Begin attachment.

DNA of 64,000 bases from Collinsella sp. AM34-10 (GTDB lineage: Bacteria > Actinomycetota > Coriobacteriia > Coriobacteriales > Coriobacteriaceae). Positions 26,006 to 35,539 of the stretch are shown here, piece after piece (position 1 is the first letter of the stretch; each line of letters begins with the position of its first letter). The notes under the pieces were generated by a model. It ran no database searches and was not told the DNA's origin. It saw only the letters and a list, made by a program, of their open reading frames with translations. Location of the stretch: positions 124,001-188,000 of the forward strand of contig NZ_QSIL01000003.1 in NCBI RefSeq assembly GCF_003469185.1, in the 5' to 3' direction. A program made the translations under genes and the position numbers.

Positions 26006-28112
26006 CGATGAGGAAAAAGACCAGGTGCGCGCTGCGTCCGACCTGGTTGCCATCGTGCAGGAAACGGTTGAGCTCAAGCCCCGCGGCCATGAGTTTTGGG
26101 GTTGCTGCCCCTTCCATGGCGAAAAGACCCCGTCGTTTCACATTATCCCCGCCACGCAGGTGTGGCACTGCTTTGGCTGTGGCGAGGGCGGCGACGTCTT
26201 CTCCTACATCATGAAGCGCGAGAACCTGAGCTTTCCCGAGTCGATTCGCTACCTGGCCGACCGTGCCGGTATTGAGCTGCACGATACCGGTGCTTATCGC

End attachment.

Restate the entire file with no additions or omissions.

DNA of 64,000 bases from Collinsella sp. AM34-10 (GTDB lineage: Bacteria > Actinomycetota > Coriobacteriia > Coriobacteriales > Coriobacteriaceae). Positions 26,006 to 35,539 of the stretch are shown here, piece after piece (position 1 is the first letter of the stretch; each line of letters begins with the position of its first letter). The notes under the pieces were generated by a model. It ran no database searches and was not told the DNA's origin. It saw only the letters and a list, made by a program, of their open reading frames with translations. Location of the stretch: positions 124,001-188,000 of the forward strand of contig NZ_QSIL01000003.1 in NCBI RefSeq assembly GCF_003469185.1, in the 5' to 3' direction. A program made the translations under genes and the position numbers.

Positions 26006-28112
26006 CGATGAGGAAAAAGACCAGGTGCGCGCTGCGTCCGACCTGGTTGCCATCGTGCAGGAAACGGTTGAGCTCAAGCCCCGCGGCCATGAGTTTTGGG
26101 GTTGCTGCCCCTTCCATGGCGAAAAGACCCCGTCGTTTCACATTATCCCCGCCACGCAGGTGTGGCACTGCTTTGGCTGTGGCGAGGGCGGCGACGTCTT
26201 CTCCTACATCATGAAGCGCGAGAACCTGAGCTTTCCCGAGTCGATTCGCTACCTGGCCGACCGTGCCGGTATTGAGCTGCACGATACCGGTGCTTATCGC